ipad Apps in Teaching Programs for Kids with Autism Spectrum Disorder Engenharia Informática e de Computadores - PDF

ipad Apps in Teaching Programs for Kids with Autism Spectrum Disorder Cátia Vanessa Alves Braz de Matos Rosa Thesis to obtain the Master of Science Degree in Engenharia Informática e de Computadores Supervisor(s):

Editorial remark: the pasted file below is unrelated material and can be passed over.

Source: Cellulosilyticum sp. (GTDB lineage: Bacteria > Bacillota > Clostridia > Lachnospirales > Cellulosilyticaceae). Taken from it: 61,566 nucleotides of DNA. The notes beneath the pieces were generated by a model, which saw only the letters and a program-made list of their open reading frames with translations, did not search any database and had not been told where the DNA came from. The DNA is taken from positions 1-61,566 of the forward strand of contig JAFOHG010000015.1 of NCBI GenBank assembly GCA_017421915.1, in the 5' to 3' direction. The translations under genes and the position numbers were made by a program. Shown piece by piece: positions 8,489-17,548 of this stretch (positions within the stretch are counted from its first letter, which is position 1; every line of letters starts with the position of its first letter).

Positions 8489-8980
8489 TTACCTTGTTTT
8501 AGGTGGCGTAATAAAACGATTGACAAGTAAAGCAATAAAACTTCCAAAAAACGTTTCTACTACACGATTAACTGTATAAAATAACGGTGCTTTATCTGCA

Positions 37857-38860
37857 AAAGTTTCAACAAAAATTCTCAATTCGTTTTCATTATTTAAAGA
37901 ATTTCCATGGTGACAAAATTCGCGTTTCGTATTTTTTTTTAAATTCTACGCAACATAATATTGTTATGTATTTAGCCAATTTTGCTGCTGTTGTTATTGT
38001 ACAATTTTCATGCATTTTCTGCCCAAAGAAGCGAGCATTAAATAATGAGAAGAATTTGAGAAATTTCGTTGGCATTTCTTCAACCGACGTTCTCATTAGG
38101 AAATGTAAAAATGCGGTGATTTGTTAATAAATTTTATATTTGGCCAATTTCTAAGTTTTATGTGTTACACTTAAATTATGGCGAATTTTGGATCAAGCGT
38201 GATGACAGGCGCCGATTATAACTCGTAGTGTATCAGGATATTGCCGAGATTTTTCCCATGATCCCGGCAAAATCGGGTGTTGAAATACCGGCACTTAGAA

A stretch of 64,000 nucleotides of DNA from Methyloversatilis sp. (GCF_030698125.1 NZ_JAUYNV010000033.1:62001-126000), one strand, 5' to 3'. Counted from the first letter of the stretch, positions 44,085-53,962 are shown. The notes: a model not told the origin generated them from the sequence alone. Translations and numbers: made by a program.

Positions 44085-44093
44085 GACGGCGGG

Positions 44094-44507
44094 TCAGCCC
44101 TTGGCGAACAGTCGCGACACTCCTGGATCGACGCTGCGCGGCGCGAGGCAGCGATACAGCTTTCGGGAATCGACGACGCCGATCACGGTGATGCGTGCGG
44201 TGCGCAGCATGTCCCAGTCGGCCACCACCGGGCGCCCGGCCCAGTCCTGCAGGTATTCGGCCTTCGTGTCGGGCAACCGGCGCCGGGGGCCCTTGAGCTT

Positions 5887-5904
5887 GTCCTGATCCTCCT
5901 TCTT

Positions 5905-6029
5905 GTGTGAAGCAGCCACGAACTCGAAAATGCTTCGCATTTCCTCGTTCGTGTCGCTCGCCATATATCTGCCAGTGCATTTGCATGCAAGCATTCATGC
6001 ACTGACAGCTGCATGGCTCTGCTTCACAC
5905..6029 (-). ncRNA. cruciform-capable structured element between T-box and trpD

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ipad Apps in Teaching Programs for Kids with Autism Spectrum Disorder Cátia Vanessa Alves Braz de Matos Rosa Thesis to obtain the Master of Science Degree in Engenharia Informática e de Computadores Supervisor(s): Professor José Alberto Rodrigues Pereira Sardinha Examination Committee Chairperson: Supervisor: Member of the Committee: Professor Mário Jorge Costa Gaspar da Silva Professor José Alberto Rodrigues Pereira Sardinha Professora Maria Luísa Torres Ribeiro Marques da Silva Coheur Maio 2015 ii We must believe that we are gifted for something, and that this thing, at whatever cost, must be attained. - Marie Curie iii iv Acknowledgments First of all, I would like thank my grandmother, Vó Nana. The one that encouraged me to pursue what I wanted. To my parents, Fátima Rosa and Paulo Rosa, for all the education and support and for putting up with my me, specially in the morning! To all my family, specially my sister, Raquel Rosa, for caring. To professor José Alberto Sardinha, for the guidance and knowledge transmitted. To therapist Célia Cunha, for the willingness to help. To my good friends, my second family, the ones that seduce me to go home late when I shouldn t and with whom it is possible to forget all worries and enjoy life. Last, but definitely not least, to the one and only, Luís Santos. The one who always helped me surpass the obstacles and encouraged me to continue. The one that is always there. This work was partially supported by Fundação para a Ciência e a Tecnologia (FCT) through the Carnegie Mellon Portugal Program and its Information and Communications Technologies Institute, under Project CMUP-ERI/HCI/0051/2013. v vi Resumo De dia para dia o uso de tecnologia como ferramenta de ensino tem vindo a aumentar. A apresentação de exercícios educacionais através de dispositivos electrónicos revela-se mais atractiva e mais cativante para o utilizador quando comparada com métodos tradicionais. O objectivo desta dissertação foi desenvolver uma aplicação móvel atraente que facilitasse a aprendizagem e aquisição de competências de leitura a crianças diagnosticadas com desordens do espectro autista. Para tal foi efectuado um estudo sobre o autismo e o impacto que tem nas crianças, assim como os métodos tradicionais de ensino utilizados com as mesmas. Também um estudo sobre a utilização da tecnologia como veículo de ensino foi efectuado, de forma a perceber quais os métodos e técnicas com mais sucesso numa aplicação deste foro. Depois de efectuada a pesquisa, e de concluirmos que a possibilidade de customização era um ponto-chave, foi então desenhada e arquitectada uma primeira versão desta aplicação. Esta aplicação foi depois testada e sujeita a várias evoluções com base em conselhos de uma profissional especializada em Educação Especial e Reabilitação. As últimas fases de implementação desta aplicação foram sujeitas a testes com um utilizador, diagnosticado com uma desordem do espectro autista, de forma a averiguar e aumentar a eficiência da mesma. Os resultados da avaliação realizada foram de encontro aos nossos objectivos uma vez que demonstram uma maior facilidade de aquisição de competências de leitura. Palavras-chave: exercícios educacionais, dispositivos electrónicos, aplicações móveis, crianças, desordens do espectro autista vii viii Abstract From day to day, the use of technology as a teaching tool has grown. The presentation of educational exercises through electronic devices reveals itself as more attractive and captivating to the user when compared with traditional methods. The objective of this thesis was to develop an attractive mobile application that would make the development and acquisition of learning skills easier to children diagnosed with autism spectrum disorders. With that in mind, we researched about autism, its impact on children and traditional teaching methods available and used. Also, we researched how technology is used as a teaching tool in order to understand what are the methods and techniques most successful in an application of this kind. After the research was done, and after we concluded that the possibility of customization was one of the keys to success, we designed and architect one first version of this application. This version was then tested and submitted to several changes based on the feedback of a professional specialized in Special Education and Rehabilitation. The last implementation stages of this application were submitted to tests with a user diagnosed with an autism spectrum disorder, in order to test and enhance its efficiency. The results of the evaluation met our objectives given that they show that there is in fact an improvement in reading skills. Keywords: educational exercises, electronic devices, mobile applications, children, autism spectrum disorder ix x Contents Acknowledgments v Resumo vii Abstract ix List of Tables xiii List of Figures xvi Nomenclature Glossary Introduction Motivation Document Structure Background Autism Therapies ABA and Autism Related Work Using an ipad-based video modelling package to teach numeracy skills to a child with an autism spectrum disorder Teaching Functional Use of an ipod-based Speech-generating Device To Individuals with Developmental Disabilities Effectiveness of Using ipads to Build Math Fluency Using Tablet Computers as Instructional Tools to Increase Task Completion by Students with Autism The Effect of Instructional Use of an ipad on Challenging Behaviour and Academic Engagement for Two Students with Autism Mobile Learning Technology Based on ios Devices to Support Students with Special Education Needs Multitouch Tablet Applications and Activities to Enhance the Social Skills of Children with Autism Spectrum Disorder Vocabulary Acquisition for Children with Autism Teacher or computer Instruction. 14 xi 3.1 Discussion Development Requirements analysis and definition Functional Requirements Non-Functional Requirements Prototyping Architecture Development Tools Design Pattern Implementation Data Store Leitura Exercise Encaixe Exercise Ligação Exercise Improvements Evaluation and Results Evaluation Metrics Single-Subject Designs Evaluation Procedures and Experimental Design Baseline Intervention Follow-up Tutor Feedback Results Baseline Intervention Follow-up Tutor Feedback Discussion Conclusions Future Work Bibliography 47 A Questionnaire 49 xii List of Tables 3.1 Articles Reviewed xiii xiv List of Figures 3.1 Post-Training Phase Picaa Activities Incremental Development Model Available exercises Settings Model-View-Controller Design Pattern Storyboards Adding word to Core Data Core Data Managed Object Model Add Word Words Added Reading Exercise Syllabic Reading Stardust Visual Reinforcement Settings Writing Exercise Single Reinforcement Writing Prompt Customization Matching Exercise Matching Exercise Settings Sound Reinforcements Settings Model Prompt Word Selection A-B Design A-B-A-B Design Data Collection Results xv A.1 Questionnaire part one A.2 Questionnaire part two A.3 Questionnaire part three xvi Chapter 1 Introduction According to statistics in the United States of America (USA), 1 in every 68 children (from birth to age 8 years) have been diagnosed with an Autism Spectrum Disorder (ASD), and boys are four to five times more likely than girls to have it.[3] Although there is no statistics for Portugal, if we take this numbers into account and consider that in the last population census (2012) there were children aged from 0 to 9 years[10] we can make an estimation of children being identified with ASD. ASD refers to a group of development brain disorders. It is called a spectrum due to its wide range of symptoms and levels of impairment or disability. Most certainly a child suffering from ASD will have difficulties in social interactions and communication, and will engage in repetitive behaviours. What was previously classified as five different disorders: Autistic disorder (classic autism), Asperger s disorder (Asperger s syndrome), Pervasive developmental disorder not otherwise specified (PDD-NOS), Rett s disorder (Rett syndrome) and Childhood disintegrative disorder (CDD), are nowadays denominated as ASD.[2] The exact causes of ASD are not yet known but research suggests that both genes and environment can be related. Even though there is no known cure for ASD, there are several therapies that can help children overcome some difficulties and improve or give them new skills. However, no two children are the same and the best approach for one individual is not necessarily the best for other. Some of these therapies include Floortime, SonRise, Training and Education of Autistic and Related Communication Handicapped Children (TEACCH), among others.[9] One treatment that is commonly used is Applied Behavior Analysis (ABA). ABA is a natural-science approach to understanding the behaviour of individuals [6], whereby the treatment is designed for changing behaviours in a long term, rather than changing a personal characteristic or trait.[17] This naturalscience is based on the assumption that a behaviour is the outcome of the surrounding environment (which can be physical or social) and if a behaviour is followed by some sort of reward it is more likely to be repeated. Recent studies[1][4] show that the use of ipad s and other related devices in educational and rehabilitation problems can help individuals with ASD, from mildly impaired to severely disabled.[4] Its 1 intuitive and uncomplicated way of use are some of the aspects that make it so helpful and a good tool to approach individuals with such characteristics as the ones with ASD. It is already possible to find a great number of applications (APP s), with different purposes, made to be used by children with ASD. There are APP s, like Proloquo2go 1, made to be used by children who can not speak or have language delays. By teaching children to build sentences through images and symbols, and allowing children to use the ipad as a communicating device. There are other APP s that help develop fine-motor skills, like writing and manipulating small objects, for example, Balloonimals 2, a simple touch-and-respond APP that helps teaching about cause and effect. The problem with these APP s is that the majority are made for children whose first language is English. 1.1 Motivation This work was developed with the purpose of giving Portuguese children, identified with ASD, a tool that will help them develop reading skills. With that in mind, we developed an APP with the ambition of assist the progress of acquisition and assimilation of words and its meanings. Hopefully this work will simplify that process, for both children and caregiver, with a fun and substantiate approach. To achieve a capable and suitable model we researched the impact of ASD in individuals, tools that are used everyday to help surpass obstacles created by this condition and studies that use technology to teach various skills. Also, in cooperation with a therapist that gave us professional feedback, we developed a plan of what our APP should consist, as well as what types of exercises and what features should it provide. The implementation of the previous plan went through several iterations. When we thought we reached a stable and solid version we submitted it to tests, with the help of the therapist and a child with ASD, and concluded that this APP was effective and helped in the process of teaching a child to read. 1.2 Document Structure This document is divided in seven chapters. In Chapter Two we present an overview of ASD, its impact on children and some available therapies that help children develop their skills. Chapter Three covers our research in related works, studies that have used technology to teach children with ASD, and what we could conclude from them. The result of the two previous research chapters is used in Chapter Four, where we define what our APP will consist of, what are its requirements and how we intend to implement it. After all investigation was done and the initial development was set, in Chapter Five we describe the implementation of our APP, as well as the decisions and changes we made to our initial version. In Chapter Six we discuss the evaluation and results of our APP and lastly, in Chapter Seven, we conclude all the work developed in this dissertation and what can be done as future work. 3 Chapter 2 Background 2.1 Autism The term autism, as it is known today, was first used in a paper[13] in 1943, written by Dr. Leo Kanner, a child psychiatrist and physician at Johns Hopkins University in Baltimore, USA. He observed a group of eleven children (eight boys and three girls) with ages below 11, who were considered by others schizophrenic and feeble-minded, and concluded that all of them had difficulties in relating with other people, communicating and engaged in repetitive rituals, but were all unquestionably endowed with good cognitive potentialities and that although there are many similarities with childhood schizophrenia this condition had different particularities.[13] Today this disorder still continues to be described by similar symptoms, namely difficulties in social relations and interactions, problems with communication and repetitive behaviours and actions. Since May 2013, with the publication of Diagnostic and Statistical Manual, fifth edition, (DSM-V) all autism disorders were merged into one spectrum diagnosis of ASD, no longer being divided into different subtypes. For example, a children that would previously be diagnosed with Asperger s syndrome would now be diagnosed with ASD without language or intellectual impairment.[2] ASD is diagnosed by physicians and psychologists, based on behavioural evaluations, but the parents are the ones who usually notice the first signs.[9] According to DSM-V, a person diagnosed with ASD has to fit the following criteria : A. Persistent deficits in social communication and social interaction across multiple contexts (...) currently or by history (... ). B. Restricted, repetitive patterns of behaviour, interests, or activities (...) currently or by history (... ). C. Symptoms must be present in the early developmental period (but may not become fully manifest until social demands exceed limited capacities, or may be masked by learned strategies in later life). D. Symptoms cause clinically significant impairment in social, occupational, or other important areas of current functioning. 4 E. These disturbances are not better explained by intellectual disability (intellectual developmental disorder) or global developmental delay. Intellectual disability and autism spectrum disorder frequently co-occur; to make co-morbid diagnoses of autism spectrum disorder and intellectual disability, social communication should be below that expected for general developmental level Therapies Although there is no known cure for this disorder there are several therapies that can help an individual to have a better quality of life and are scientifically proven to improve learning, communication and social skills. Our APP is based on Applied Behaviour Analysis (ABA), a therapy that is widely recognised as the single most effective therapy for children with ASD, and that as been consistently validated through several scientific researches. [22] ABA - Applied Behaviour Analysis This therapy combines decades of research in behaviour modification. In fact, it goes back to 1900 s when Ivan P. Pavlov found what he called conditional reflex and Edward L. Thorndike described the law of effect. This law states that when a behaviour produces a pleasing effect on the surrounding environment, there is a higher probability of it occurring again in the future, under similar circumstances. This is the main principle behind ABA, which is called positive reinforcement. For example, if a children receives a candy for each time she eats the whole soup, she is more likely to eat the whole soup in the future. To be effective a reinforcement should immediately follow the behaviour. Reinforcements can be scheduled to be continuous or intermittent, on the first option, the behaviour is reinforced every time it occurs. If the schedule is defined as intermittent, the person will receive reinforcement while learning or engaging in a new behaviour, which is called acquisition, and once the new behaviour is acquired, the reinforcement will be delivered intermittently, which is called maintenance. There are four more principles in ABA, namely extinction, punishment, stimulus control and respondent conditioning. Extinction, in opposition to reinforcement, has the objective of weaken a behaviour, if an action is no longer reinforced it is expected to extinguish. For example, everyday John goes to the vending machine at his work and spends a one Euro coin on a beverage. For two days in a row John spent the coin but the machine did not give him his beverage. Since the behaviour stopped, it is not being reinforced, he stopped going to the machine and bought his beverage at the coffee store. Punishment, such as extinction, is supposed to be used to weaken a behaviour. For instance, imagine that Mary was cooking and whatever she had on the iron pan started burning. Her immediate reflex was to grab the pan, with bare hands, and to take it out of the heat. However, as soon as she felt the pain she dropped it. After this happened Mary always uses something to grab things that are hot. Her behaviour had an immediate outcome that was not desirable and because of that it is less likely that she will repeat it in similar conditions. All these principles are based on behaviour modification and that a behaviour is controlled by its 5 consequences. Stimulus control is used by analysts who try to understand what outcome a behaviour has and how they can manipulate it in order to modify the behaviour. Reinforcement, extinction and punishment are related to a certain situation, where some behaviours can be reinforced under some conditions and punished under another. For example, Michael always asked his grandparents for candy but only his grandmother would give it to him. As time passed, Michael only asked his grandmother because he knew his grandfather would not give him candy. Basically, his grandmother reinforced his behaviour, while his grandparent extinguished it. We can say this behaviour is under stimulus control because it only happens under a specific stimulus his grandmother. The last of the basic principles of ABA is respondent conditioning. This can be exemplified as follows: imagine that Anna takes the same way home every night, and in some days, at a certain place, she hears a scary sound that makes her heart beat faster. Now every night, with or without the scary sound, when Anna gets to that specific place her heart starts racing. What first is a normal reaction of the body (reacting to the sound) becomes a conditioned response (reacting to the place where the sound occurs). In other words a form of learning in which a response is elicited by a neutral stimulus which previously had been repeatedly presented in conjunction with the stimulus that originally elicited the response.[19] ABA and Autism Dr. O. Ivar Lovaas was a Norwegian born psychologist who dedicated his life to improve the life of children with autism. For forty years he researched and published studies that prove that children who receive ABA treatments were far ahead on cognitive tests and social skills than other children with the same age and condition.[11] This treatments are based in behaviour modification, a field of psychology, and are applied by trained professionals who analyse what can be in the source of a behaviour, identifying the events in the surrounding environment, and develop and implement precisely described procedures in order to change the said behaviour.[17] There are several approaches to ABA therapy but al